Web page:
While fully cognizant of the fact that value is complex, as eloquently attested by Eliezer in many speeches, the practical FAI project would nonetheless choose the AI's goal system in the old-fashioned way, by human deliberation and consensus. You would get a team of professional ethicists, some worldly people like managers, some legal experts in the formulation of contracts, and together you would hammer out a mission statement for the AI. Then you would get your programmers and your cognitive scientists to implement that goal condition in a way such that the symbols have the meanings that they are supposed to have. End of story.

We believe that this won't result in a FAI.

Instead, it only discusses hopelessly impractical models of cognition like AIXI and exact Bayesian inference, that are mostly of theoretical interest.

That sounds backwards. We study these models because it's easier. If we find friendliness very hard to capture even after making strong simplifying assumptions, that means a team of lawyers trying to solve the messier real-life problem is guaranteed to fail.

the practical FAI project would nonetheless choose the AI's goal system in the old-fashioned way, by human deliberation and consensus

[...]

Our practical FAI project has "solved" FAI by simply coming to an agreement on what to wish for, and by studying with legalistic care how to avoid pitfalls and loopholes in the finer details of the wish

If we are making an AGI, then humans think too slowly, in comparison, to be able to completely consider every single possible aspect of a "wish", so I don't think legalistic is strong enough, given the large negative utility of a mistake. A mathematical proof of Friendliness should be required, and that is what the formalisations of "hopelessly impractical models of cognition" (e.g. TDT) are a step towards.

If your goal is AGI, then you want a cognitive architecture that will exhibit these behaviors.

FTFY. If you are designing something to have behaviour x then you want behaviour x to definitely occur, possibly being built out of other behaviours, but not just "emerging" out of other behaviours.

If you are designing something to have behaviour x then you want behaviour x to definitely occur, possibly being built out of other behaviours, but not just "emerging" out of other behaviours.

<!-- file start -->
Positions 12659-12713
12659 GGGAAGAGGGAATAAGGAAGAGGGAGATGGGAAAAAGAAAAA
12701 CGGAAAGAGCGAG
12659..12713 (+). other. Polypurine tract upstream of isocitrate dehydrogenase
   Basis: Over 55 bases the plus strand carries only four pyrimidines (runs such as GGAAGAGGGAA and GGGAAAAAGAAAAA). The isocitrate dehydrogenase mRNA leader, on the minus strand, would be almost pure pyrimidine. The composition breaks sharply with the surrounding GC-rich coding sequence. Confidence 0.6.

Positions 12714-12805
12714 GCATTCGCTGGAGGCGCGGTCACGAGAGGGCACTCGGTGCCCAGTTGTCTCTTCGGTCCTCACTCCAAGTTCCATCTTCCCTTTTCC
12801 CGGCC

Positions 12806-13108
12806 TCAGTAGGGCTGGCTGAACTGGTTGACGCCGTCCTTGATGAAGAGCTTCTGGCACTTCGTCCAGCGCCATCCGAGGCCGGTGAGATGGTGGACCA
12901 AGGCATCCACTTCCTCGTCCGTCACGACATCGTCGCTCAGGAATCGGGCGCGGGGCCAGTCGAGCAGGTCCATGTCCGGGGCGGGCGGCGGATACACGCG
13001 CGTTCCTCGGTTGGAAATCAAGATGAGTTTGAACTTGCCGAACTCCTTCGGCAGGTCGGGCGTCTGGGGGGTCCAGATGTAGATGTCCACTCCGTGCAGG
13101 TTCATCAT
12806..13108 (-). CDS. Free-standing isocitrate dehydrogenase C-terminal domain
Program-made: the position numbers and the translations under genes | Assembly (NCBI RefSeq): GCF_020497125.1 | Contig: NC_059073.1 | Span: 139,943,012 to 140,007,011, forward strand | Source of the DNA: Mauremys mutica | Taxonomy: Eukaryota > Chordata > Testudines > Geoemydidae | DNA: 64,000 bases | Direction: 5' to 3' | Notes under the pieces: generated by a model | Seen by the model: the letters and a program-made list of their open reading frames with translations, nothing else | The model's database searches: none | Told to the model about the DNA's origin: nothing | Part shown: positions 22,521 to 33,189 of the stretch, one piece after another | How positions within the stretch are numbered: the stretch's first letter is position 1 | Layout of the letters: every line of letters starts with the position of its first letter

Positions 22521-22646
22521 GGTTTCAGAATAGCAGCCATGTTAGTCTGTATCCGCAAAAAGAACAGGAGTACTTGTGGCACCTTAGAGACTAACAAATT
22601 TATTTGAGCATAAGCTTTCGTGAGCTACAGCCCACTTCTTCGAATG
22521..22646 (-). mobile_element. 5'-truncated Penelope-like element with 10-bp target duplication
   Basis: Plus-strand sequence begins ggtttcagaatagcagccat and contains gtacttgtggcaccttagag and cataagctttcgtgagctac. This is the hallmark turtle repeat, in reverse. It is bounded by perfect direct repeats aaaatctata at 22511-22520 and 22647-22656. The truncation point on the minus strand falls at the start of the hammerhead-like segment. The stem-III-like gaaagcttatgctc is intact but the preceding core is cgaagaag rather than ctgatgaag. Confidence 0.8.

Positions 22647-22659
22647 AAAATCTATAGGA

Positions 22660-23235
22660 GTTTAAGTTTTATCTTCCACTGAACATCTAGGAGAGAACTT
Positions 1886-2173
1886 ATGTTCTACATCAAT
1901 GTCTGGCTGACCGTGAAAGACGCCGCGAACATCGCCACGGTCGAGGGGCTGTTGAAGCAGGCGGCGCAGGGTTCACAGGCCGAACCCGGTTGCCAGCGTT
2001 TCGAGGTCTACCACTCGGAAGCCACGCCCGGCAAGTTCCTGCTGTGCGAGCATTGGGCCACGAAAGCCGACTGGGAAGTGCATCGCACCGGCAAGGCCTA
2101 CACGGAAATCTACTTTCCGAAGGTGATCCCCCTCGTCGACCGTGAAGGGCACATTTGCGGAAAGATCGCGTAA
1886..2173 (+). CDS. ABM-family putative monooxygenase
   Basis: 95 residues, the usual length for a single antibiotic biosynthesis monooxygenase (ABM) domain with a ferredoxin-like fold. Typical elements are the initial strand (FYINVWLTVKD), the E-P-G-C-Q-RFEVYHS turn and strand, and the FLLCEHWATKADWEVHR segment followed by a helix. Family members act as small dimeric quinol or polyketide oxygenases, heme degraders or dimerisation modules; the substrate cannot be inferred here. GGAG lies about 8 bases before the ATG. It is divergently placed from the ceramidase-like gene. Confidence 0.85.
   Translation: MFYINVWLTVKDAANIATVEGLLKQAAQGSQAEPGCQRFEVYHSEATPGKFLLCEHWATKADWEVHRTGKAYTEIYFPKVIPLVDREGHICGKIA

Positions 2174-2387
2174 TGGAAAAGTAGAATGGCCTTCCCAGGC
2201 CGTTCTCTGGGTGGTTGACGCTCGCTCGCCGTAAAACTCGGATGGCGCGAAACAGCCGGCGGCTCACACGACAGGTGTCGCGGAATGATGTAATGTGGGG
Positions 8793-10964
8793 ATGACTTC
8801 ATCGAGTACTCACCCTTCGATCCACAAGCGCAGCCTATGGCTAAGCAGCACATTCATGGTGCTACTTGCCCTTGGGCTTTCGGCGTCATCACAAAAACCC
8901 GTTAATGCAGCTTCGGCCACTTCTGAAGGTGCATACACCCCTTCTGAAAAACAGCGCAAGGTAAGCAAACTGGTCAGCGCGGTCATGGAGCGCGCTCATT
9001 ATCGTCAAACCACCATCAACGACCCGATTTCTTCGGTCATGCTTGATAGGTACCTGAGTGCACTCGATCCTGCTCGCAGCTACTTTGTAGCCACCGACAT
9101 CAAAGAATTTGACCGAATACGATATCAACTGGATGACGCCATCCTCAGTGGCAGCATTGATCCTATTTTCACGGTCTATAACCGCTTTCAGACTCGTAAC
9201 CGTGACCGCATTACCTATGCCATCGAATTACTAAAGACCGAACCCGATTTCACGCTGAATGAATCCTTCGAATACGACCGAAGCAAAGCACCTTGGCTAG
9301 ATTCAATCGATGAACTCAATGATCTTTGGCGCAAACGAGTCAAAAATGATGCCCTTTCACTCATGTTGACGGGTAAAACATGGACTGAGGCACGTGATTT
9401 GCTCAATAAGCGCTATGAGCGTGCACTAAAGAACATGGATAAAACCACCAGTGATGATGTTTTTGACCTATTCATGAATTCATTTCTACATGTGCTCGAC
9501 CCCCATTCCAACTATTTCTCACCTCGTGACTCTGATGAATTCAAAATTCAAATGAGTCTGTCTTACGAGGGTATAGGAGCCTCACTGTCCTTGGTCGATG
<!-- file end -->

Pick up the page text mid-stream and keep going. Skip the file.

I think the problem with the proposal is the opposite of what I think you think it is.

Omohundro's universal AI instrumental values are things that, if absent in the final product, mean that you have failed. Their presence means little because one could simply design for them.

It's not that we want these behaviors to occur; if we don't know how they do then "emerging" or "arising in a way I do not understand" are fine phrases to use. If you don't understand how they arise from the sub-units that you've carefully built, you're probably, but not certainly, in a lot of trouble. If you try too hard to design the unit to do these behaviors directly, you're hacking together a solution and are almost certainly failing, basically certainly failing less "so you're saying there's a chance".

If you don't understand how they arise from the sub-units that you've carefully built, you're probably, but not certainly, in a lot of trouble.

That's what I was trying to say, thanks :)

Upvoted for having at least some acquaintance with reality. To use the analogy in the post, I would put this into the category of "we should use chemical fuel, maybe in the form of a very large cannon," by contrast with proposals on the level of psychic levitation or breeding kangaroos for the ability to jump really high.

I want to use Steve Omohundro's paper "The Basic AI Drives" in a slightly unusual way. The paper lists a number of behaviors that should be exhibited by a sufficiently sophisticated AI: it will try to model its own operation, clarify its goals, protect them from modification, protect itself from destruction, acquire resources and use them efficiently... The twist I propose is that Omohundro's list of drives should be used as a design specification. If your goal is AGI, then you want a cognitive architecture that will exhibit these emergent behaviors.

IMHO, that doesn't help too much. We mostly know what we want - what we don't know is how to get there.

Incidentally, what most people don't want is just a bunch of universal instrumental values.